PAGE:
Although this book is copyrighted 2011, it has the feel of a book written decades ago. It would appeal to young adults who are interested in stories with historical flavor. The narrative takes place during the Cold War. Gantos captures the flavor of small-town eccentrics during an unusual time period of American history.
The protagonist, 12-year-old Jack, suffers from spontaneous nosebleeds whenever he is stressed. As you would expect, this puts a big crimp in his social life. Through an unfortunate series of events, Jack is grounded for the summer, his only social outlet helping an elderly, peculiar woman who, in tribute to Eleanor Roosevelt, insists on writing long-winded and eclectic obituaries for the original founders of the town of Norvelt.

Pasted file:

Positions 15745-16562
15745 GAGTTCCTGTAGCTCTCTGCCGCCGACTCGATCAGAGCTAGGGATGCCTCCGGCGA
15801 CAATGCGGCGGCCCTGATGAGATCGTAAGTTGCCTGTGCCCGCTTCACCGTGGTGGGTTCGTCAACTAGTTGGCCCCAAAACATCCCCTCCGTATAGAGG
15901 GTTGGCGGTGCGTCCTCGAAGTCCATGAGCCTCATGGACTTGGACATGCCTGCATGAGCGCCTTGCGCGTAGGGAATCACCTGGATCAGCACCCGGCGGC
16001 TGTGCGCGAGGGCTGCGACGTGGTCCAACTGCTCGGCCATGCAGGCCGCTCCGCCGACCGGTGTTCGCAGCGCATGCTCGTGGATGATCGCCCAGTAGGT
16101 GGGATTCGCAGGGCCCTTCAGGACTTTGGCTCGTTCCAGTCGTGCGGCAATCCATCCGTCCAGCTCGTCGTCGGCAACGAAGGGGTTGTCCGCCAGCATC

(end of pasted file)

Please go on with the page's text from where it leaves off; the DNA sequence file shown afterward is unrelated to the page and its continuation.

What promises to be a long and boring summer takes a sharp turn into the strange and disturbing. Why are so many of the elderly suddenly dying? Is Jack’s father building a bomb shelter or a airplane landing strip and why? Will the motorcycle gang continue to seek revenge upon the town for the death of one of their own by burning down the homes of its citizens one by one?
Mostly zany, often insightful, Dead Ends In Norvelt is an unusual book that will interest young and old readers alike.